Having been to a few quiet, beautiful and empty seaside places recently I thought I should show you something of the other side of things, the things I had deliberately tried to avoid. The British seaside holiday is long established and is embedded in the national identity just as much as cream teas, queuing, class distinction, fish and chips and, an inability to use apostrophes correctly! Ever since workers from Britain's industrial cities were granted holidays they have swarmed to the very edges of the country in the hope of a little sunshine, a little extravagance and a lot of complaining. I'm slightly embarrassed to say that the seaside holiday has become as much a part of my country's engrained culture as standing stones, cathedrals and cricket.
Not far from where I live is one of those former Victorian seaside resorts that is still clinging on to the past that it undoubtedly has and the future it probably doesn't. I have always thought of Burnham on Sea as 'The Last Resort'. My parents used to take me there, and all my friends, when it was my birthday. 'That's nice', I hear you all say. Well, my birthday is at the end of January and at that time of year Burnham is empty, bleak, windy, cold and dingey. Going to Burnham in winter is like seeing a majestic ocean liner half way through a refit; it's still the same shape and still the same thing but looks nothing like you want it to.
I seem to have kicked over Burnham's sand castle. Let's build it up again. I really enjoyed being there on Sunday. The sun was shining and it had a 'life' to it that most of the other places I had visited recently lacked. It's definitely got some great redeeming features and I hope I managed to capture a few of them with my camera.
There was such a wonderful sky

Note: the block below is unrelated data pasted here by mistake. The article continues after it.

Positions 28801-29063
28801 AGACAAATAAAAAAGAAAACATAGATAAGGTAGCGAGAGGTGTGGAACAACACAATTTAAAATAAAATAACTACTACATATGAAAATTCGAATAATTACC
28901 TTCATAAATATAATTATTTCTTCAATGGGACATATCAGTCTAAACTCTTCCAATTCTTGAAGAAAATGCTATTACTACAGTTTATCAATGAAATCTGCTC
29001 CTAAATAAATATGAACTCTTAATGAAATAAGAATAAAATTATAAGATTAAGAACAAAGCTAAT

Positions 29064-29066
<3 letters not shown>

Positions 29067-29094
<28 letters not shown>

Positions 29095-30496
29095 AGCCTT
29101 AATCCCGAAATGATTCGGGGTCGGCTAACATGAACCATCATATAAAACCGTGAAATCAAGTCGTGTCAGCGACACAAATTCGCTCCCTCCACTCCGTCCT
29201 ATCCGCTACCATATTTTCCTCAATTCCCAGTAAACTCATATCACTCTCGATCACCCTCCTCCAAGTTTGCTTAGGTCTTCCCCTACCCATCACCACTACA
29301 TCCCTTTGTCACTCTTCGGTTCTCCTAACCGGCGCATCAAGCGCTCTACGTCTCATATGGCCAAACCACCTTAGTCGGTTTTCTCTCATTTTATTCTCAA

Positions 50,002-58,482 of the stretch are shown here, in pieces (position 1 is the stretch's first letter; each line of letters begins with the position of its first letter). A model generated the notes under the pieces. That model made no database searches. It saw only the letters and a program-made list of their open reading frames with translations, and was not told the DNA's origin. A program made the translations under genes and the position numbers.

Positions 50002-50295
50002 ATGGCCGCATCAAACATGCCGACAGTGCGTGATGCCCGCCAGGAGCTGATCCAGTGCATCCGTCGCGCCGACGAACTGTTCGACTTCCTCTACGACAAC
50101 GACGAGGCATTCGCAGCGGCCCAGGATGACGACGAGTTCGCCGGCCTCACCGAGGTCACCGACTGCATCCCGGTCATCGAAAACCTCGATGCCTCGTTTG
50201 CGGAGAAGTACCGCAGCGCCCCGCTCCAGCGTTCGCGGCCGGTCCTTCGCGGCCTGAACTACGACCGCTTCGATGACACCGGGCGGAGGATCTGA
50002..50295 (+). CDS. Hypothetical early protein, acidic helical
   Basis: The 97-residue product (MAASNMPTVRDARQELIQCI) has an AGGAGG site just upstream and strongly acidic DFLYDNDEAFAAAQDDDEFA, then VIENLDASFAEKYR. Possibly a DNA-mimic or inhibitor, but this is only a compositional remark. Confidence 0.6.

I got this horribly wrong, but I actually like the end result. Obviously, the tiny shell was supposed to be in focus but I was a little too close to it and the clearest part of the picture is the sand just behind it instead.
The beach lighthouse with another one poking through the undergrowth behind it.
Because I'd just worked out how to take sepia photographs.
Deliberately bad stitch of the beach.
This was not a set up, the chair was just there.
Nearer to the main, popular part of the beach, the sea wall.
This is my friend William. I ran into him and his parents, Becky and David walking along the beach. It's William's third birthday today. Happy birthday, Will. I'm going to his birthday party on Saturday.
Burnham boasts (if that's the right word) the shortest pier in Britain. I think that says a lot!
Under the shortest pier in Britain.
Not many takers for donkey rides on the beach.
If you click on this to make it bigger and look at the boy in blue in the background he is actually in mid-air having just let go of the top of the sea wall - oooh an action photo!
Some people, David and Will for instance, don't take as much notice of warning signs as, perhaps, they should.
So, that was Burnham. There were more people around than you might imagine from seeing these photos and, as I say, I actually enjoyed being there.
I think I should go back inland for a while now.